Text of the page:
Admiral Hyman G. Rickover

Admiral Rickover was born in Makow, Russia on January 27, 1900. At the age of six, his family emigrated to the United States and settled in Chicago, Illinois. Admiral Rickover entered the U.S. Naval Academy in 1918 and was commissioned an ensign in June 1922.

Following sea duty aboard USS La Vallette (DD-315) and USS Nevada (BB-36), Admiral Rickover attended Columbia University, where he earned the degree of Master of Science in Electrical Engineering. From 1929 to 1933, he qualified for submarine duty and command aboard the submarines S-9 and S-48. In June 1937, he assumed command of USS Finch. Later that year, he was selected as an Engineering Duty Officer and spent the remainder of his career serving in that specialty.

During World War II, Admiral Rickover served as Head of the Electrical Section of the Bureau of Ships and later as Commanding Officer of the Naval Repair Base, Okinawa. In 1946, he was assigned to the Atomic Energy Commission laboratory at Oak Ridge, Tennessee and, in early 1949, to the Division of Reactor Development, U.S. Atomic Energy Commission.

As director of the Naval Reactors Branch, Admiral Rickover developed the world's first nuclear powered submarine, USS Nautilus (SSN 571), which went to sea in 1955. In the years that followed, Admiral Rickover directed all aspects of building and operating the nuclear fleet.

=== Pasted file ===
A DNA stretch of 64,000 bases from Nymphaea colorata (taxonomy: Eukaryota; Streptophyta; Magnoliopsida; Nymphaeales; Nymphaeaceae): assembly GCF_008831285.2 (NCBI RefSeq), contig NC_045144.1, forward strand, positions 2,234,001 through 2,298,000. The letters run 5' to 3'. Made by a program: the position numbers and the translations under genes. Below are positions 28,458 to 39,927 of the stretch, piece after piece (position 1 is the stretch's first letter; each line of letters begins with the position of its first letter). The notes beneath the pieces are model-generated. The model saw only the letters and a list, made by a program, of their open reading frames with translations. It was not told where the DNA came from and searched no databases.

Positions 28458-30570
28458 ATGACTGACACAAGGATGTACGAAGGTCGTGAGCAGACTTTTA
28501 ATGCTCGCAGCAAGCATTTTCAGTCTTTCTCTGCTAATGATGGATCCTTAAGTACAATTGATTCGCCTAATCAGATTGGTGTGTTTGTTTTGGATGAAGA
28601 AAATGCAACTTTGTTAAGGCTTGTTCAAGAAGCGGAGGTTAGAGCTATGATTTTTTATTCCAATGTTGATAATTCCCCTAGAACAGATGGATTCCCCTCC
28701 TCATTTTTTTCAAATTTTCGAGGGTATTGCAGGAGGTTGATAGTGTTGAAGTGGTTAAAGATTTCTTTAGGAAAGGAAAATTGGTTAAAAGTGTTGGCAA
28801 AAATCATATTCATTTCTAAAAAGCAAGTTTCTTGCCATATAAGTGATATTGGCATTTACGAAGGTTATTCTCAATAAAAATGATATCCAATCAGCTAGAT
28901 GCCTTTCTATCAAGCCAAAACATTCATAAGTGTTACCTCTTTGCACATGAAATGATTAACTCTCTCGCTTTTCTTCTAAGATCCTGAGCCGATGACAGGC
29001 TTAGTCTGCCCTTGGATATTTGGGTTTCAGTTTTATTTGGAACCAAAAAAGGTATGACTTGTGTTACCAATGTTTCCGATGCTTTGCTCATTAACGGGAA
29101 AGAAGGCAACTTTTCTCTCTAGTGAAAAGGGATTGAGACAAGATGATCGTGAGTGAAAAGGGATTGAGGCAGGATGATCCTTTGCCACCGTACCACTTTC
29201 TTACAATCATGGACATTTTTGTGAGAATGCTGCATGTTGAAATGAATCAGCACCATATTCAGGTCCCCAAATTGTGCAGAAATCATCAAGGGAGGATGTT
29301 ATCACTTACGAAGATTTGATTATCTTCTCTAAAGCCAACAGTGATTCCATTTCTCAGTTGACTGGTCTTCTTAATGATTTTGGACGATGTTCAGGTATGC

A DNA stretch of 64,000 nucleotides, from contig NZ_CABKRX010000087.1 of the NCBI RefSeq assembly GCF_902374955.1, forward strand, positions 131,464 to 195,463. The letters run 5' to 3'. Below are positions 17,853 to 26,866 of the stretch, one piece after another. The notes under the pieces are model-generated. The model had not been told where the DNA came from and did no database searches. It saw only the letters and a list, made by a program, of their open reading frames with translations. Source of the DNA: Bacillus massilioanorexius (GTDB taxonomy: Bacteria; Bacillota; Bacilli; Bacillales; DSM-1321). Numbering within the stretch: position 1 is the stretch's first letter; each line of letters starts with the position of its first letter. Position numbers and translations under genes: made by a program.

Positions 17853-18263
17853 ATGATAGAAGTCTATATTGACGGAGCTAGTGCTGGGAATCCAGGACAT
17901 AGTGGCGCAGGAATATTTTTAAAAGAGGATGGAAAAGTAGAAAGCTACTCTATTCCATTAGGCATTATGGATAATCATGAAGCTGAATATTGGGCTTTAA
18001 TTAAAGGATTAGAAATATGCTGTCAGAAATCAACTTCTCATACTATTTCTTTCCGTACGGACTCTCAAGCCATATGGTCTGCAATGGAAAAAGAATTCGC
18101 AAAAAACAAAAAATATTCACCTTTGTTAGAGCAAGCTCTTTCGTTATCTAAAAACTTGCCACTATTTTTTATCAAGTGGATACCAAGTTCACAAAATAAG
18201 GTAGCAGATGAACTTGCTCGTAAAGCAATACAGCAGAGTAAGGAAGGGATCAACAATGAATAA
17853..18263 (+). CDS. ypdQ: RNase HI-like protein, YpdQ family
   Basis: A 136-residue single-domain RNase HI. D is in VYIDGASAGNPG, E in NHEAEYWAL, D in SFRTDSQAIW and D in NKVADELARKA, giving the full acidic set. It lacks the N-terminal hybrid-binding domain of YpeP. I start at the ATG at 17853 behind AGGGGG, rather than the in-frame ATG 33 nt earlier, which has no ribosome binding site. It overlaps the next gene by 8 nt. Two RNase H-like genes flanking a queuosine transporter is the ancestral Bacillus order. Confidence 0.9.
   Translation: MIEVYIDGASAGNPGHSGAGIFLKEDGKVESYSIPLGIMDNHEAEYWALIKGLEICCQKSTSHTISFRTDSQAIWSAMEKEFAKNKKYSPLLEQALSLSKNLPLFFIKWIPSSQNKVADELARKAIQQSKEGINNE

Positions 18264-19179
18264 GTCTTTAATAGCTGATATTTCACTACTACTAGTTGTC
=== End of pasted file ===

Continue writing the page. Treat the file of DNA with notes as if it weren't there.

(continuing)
Admiral Rickover's numerous medals and decorations include three Distinguished Service Medals, Legion of Merit, Navy Commendation Medal, and the World War II Victory Medal. He also received 61 civilian awards (including the prestigious Enrico Fermi Award) and 15 honorary degrees.

Admiral Rickover was twice awarded the Congressional Gold Medal for exceptional public service. In 1980, President Jimmy Carter presented Admiral Rickover with the Presidential Medal of Freedom, the nation's highest non-military honor, for his contributions to world peace.

Admiral Rickover retired from the United States Navy on January 31, 1982, after over 63 years of service to his country and to 13 Presidents. His name is memorialized in the attack submarine USS Hyman G. Rickover (SSN 709) and Rickover Hall at the U.S. Naval Academy. Admiral Rickover died on July 8, 1986 and is buried in Arlington National Cemetery.

[Biography from http://www.chinfo.navy.mil/navpalib/cno/n87/rickover.html]